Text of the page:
Navigating motor vehicle accident claims can feel like a daunting task. We’re here to help make the process easier to understand. If you’ve been injured as a result of a motor vehicle accident on or after 1 December 2017, and you were not at fault, your potential entitlements will be largely determined by whether you have a ‘minor injury’ or a ‘non-minor injury’.
What is the difference between “minor” or “non-minor” injury
The type of compensation that you may be eligible for is dependent on the type of injury.
Minor physical injuries include soft tissue injuries that are not complete tears or ruptures of ligaments or muscles, or a spinal injury that does not result in clinically identifiable radiculopathy (referred pain).
Minor psychological injuries are generally psychological injuries other than a recognised psychiatric illness. If you have been diagnosed with either an “acute stress disorder” or an “adjustment disorder” only, you will be determined as having a minor injury.
Non-minor injuries include (but are not limited to):
* Spinal injuries resulting in indefinable radiculopathy;
* Damage to organs;
* Injury to nerves;
* Complete or partial rupture of tendons, ligaments, menisci or cartilage; and
* Recognised psychiatric injuries such as PTSD but not an “acute stress disorder” or an “adjustment disorder”.
Why does it matter?
The type of injury sustained in the accident will determine what can be claimed. Because of this, the decision made by the insurer as to whether you have a ‘minor injury’ can have a huge impact on your potential entitlement to compensation.
If the only injuries sustained in the accident are determined to be “minor injuries” then you cannot:
- receive statutory benefits beyond 26 weeks from the accident (other than in some very limited circumstances); and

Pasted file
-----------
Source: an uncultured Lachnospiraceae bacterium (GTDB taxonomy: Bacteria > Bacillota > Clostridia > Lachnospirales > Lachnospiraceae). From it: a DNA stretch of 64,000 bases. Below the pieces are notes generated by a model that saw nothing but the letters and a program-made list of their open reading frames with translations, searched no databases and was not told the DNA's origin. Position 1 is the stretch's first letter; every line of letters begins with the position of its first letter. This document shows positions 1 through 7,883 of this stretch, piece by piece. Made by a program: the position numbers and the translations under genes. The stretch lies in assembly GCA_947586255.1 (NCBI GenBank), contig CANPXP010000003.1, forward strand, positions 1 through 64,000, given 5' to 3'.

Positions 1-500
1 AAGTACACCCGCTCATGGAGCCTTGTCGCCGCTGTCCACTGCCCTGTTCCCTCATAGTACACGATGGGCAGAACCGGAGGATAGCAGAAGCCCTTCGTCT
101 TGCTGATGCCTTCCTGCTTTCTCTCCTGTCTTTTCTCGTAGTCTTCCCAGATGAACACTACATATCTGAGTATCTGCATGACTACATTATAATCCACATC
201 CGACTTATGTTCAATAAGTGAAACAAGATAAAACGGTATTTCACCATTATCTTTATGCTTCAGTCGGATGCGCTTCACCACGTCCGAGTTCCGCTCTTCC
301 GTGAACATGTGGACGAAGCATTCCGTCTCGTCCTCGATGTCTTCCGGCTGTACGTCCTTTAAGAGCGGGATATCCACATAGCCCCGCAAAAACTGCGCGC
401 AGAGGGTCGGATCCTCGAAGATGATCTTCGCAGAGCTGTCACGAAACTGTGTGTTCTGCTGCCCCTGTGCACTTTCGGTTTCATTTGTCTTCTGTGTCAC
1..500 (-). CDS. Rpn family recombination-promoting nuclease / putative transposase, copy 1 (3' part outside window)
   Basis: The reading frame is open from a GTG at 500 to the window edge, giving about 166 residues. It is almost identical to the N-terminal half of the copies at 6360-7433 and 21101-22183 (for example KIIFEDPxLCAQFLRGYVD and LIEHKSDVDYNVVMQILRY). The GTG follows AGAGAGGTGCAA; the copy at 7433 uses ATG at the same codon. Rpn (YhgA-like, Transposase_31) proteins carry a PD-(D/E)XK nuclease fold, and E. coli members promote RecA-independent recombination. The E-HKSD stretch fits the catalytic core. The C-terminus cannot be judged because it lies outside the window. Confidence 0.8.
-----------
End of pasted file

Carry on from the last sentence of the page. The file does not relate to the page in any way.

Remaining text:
- claim lump sum compensation (a damages claim) in respect of the accident – which may include compensation for non-economic loss (pain and suffering) and economic loss.
If one or more non-minor injury has been sustained in the accident you have a potential entitlement to statutory benefits and a claim for damages. This entitlement remains even if the injury has completely healed.
The insurer will make an assessment to determine whether your injuries were minor or not, within 3 months of your claim lodgement. Therefore, it is very important to get properly examined and diagnosed as soon as possible. The best ways to do this is by obtaining radiology such as x-rays, CT scans and MRI’s as soon as possible. This can help your claim.
You can challenge the insurer’s decision if you don’t agree with their determination, and a lawyer can do this on your behalf. Our Motor Accident lawyers are experienced in such claims and are able to assist in this process.
This article has dealt briefly with the minor injury provisions within the NSW System in a general way. It should not be considered legal advice. To discuss your entitlements and to obtain legal advice, contact us. Our team of friendly and experienced lawyers are ready to help you make a claim and ensure you receive the compensation that you deserve.
For more information on the statutory benefit system please click here.